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Conflict management through nonviolent communication

How do you react when someone raises their voice at you? What do you do when they are aggressive and hurtful?

Take a parent whose teen daughter (or son) refuses to help with the house chores for example. The typical scene is the parent shouting and punishing their child with restriction of the activities they enjoy (internet, mobile, videogame, tv, going out with friends). The parent screams “You are an ungrateful brat, you never help me!” Why is the shouting occurring? Wouldn’t it be better to speak in a normal tone? A different phrasing? Wouldn’t it help in their child’s listening and complying?

Conflict exists wherever there are human beings. It’s a very present and active part of our nature, because we are always very entrapped in ourselves, with our strong sense of individuality, while being also very social creatures. When different views collide, conflict is born. And our culture teaches us conflict is a bad thing. That you must either concede or persuade, but avoid conflict at all costs. Conflict reveals your lack of interacting abilities, communication skills and interpersonal intelligence.

However, during a nonviolent communication workshop offered by Dominic Barter, I was recently introduced to the idea that dialogue, as defined by Martin Buber, is “a conversation whose result is unknown, because it has not been predefined or imposed by a single source of power. Rather, in dialogue power is shared.” And that was groundbreaking for me.

I had had contact with nonviolent communication before, but it is one thing to try and apply the concepts you’ve read in a book and another to experience and exchange with other people with similar needs. The idea behind nonviolent communication has nothing to do with being passive, but instead to find the hidden truth eclipsed by all the rhetoric construct that derives from us not being able to express our values and needs in a direct way.

During the workshop, Barter showed us through dynamics how every time a person is aggressively upset, it relates to the perceived rupture of one of these person’s values and needs. Ideas like freedom, autonomy, justice, respect, love and purpose are at the core of everybody’s necessities. However, when something upsets us, we are culturally trained to point out that something or someone else caused that to us. We place ourselves as powerless receivers of offense, and counter-attack by laying blame. And we raise our voice to make up for the distance we feel between who is listening and ourselves, driven by lack of understanding.

In the case of the parent, you can help identifying what is really going on by practicing empathetic listening: “So you are enraged because you need to be respected and loved, and that happens through caring and helping?”. At that point, we will see this physical phenomenon, the enraged part says “Yes!” and starts relaxing their muscles. Knowing you are understood comes as an impact and results in a decrease of the feeling that is, in fact, nothing but a symptom for a perceived attack on that person’s values. Alternatively, the enraged part can also say “No!” and clarify what you got wrong, which is even more valuable, because they’ll have to look within to explain what’s going on.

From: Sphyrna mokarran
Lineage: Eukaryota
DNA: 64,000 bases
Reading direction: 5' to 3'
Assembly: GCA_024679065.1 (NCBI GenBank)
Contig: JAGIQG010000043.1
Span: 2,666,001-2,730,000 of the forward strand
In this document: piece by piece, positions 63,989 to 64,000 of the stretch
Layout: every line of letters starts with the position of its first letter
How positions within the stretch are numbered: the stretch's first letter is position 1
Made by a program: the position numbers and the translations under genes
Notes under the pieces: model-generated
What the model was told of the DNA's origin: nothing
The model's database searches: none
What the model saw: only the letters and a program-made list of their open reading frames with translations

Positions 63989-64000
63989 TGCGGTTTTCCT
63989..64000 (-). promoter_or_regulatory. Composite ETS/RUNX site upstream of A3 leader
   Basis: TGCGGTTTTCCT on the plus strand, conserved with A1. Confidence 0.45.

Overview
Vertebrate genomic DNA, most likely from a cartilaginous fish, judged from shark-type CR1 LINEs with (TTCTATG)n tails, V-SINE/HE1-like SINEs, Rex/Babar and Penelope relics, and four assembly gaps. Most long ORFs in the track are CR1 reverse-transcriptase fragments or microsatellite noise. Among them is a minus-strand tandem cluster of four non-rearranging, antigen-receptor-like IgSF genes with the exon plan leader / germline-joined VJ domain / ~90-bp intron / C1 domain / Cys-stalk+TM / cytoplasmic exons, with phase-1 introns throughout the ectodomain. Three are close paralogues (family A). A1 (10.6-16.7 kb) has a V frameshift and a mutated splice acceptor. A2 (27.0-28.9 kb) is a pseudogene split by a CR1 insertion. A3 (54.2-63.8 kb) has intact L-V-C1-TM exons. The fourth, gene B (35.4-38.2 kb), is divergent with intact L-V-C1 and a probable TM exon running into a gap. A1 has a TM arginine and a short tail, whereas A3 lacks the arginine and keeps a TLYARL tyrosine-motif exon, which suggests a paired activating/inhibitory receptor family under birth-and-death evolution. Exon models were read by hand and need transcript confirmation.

After reaching the core need that’s not being met, you can show we are all alike in our needs and can nurture that person. If you feel their need and believe you should change your behavior, ok. But it is also possible that you are not able or don’t want to comply. In this case, with empathy established, you can work on an arrangement that satisfies both parties: “I understand it is important that you are appreciated for all the effort you make. A token of this appreciation would be for me to do my chores. But I don’t feel comfortable doing the chores you picked. Can I do something else instead? Can I walk the dog, would that help?”

If you ever panic, try using this model as an exercise. It’s amazing. 😀

As the enraged/upset person — and for me this was quite a breakthrough — , being angry doesn’t mean you lack control or have an unbalanced psyche. As a very intense person, I always felt the judgement of others very painfully, and nonviolent communication has shown me that feeling intensely is not a fault. It means you are in deep connection with your values, and in need of receiving empathy over a value that you feel is under attack. And you can even resort to self-empathy while investigating yourself: “I feel angry because my need for #value# is not being met”. If you can identify the need, you can try to communicate that need to others, instead of blaming them for the way you feel. This will help in creating consensus and in using conflict to achieve dialogue instead of submission.

References:

Nonviolent Communication, by Marshall B. Rosenberg (check this video out too)

Restorative circles open dialogue and healing between Brazilian institutions and gangs, by Molly Slothower

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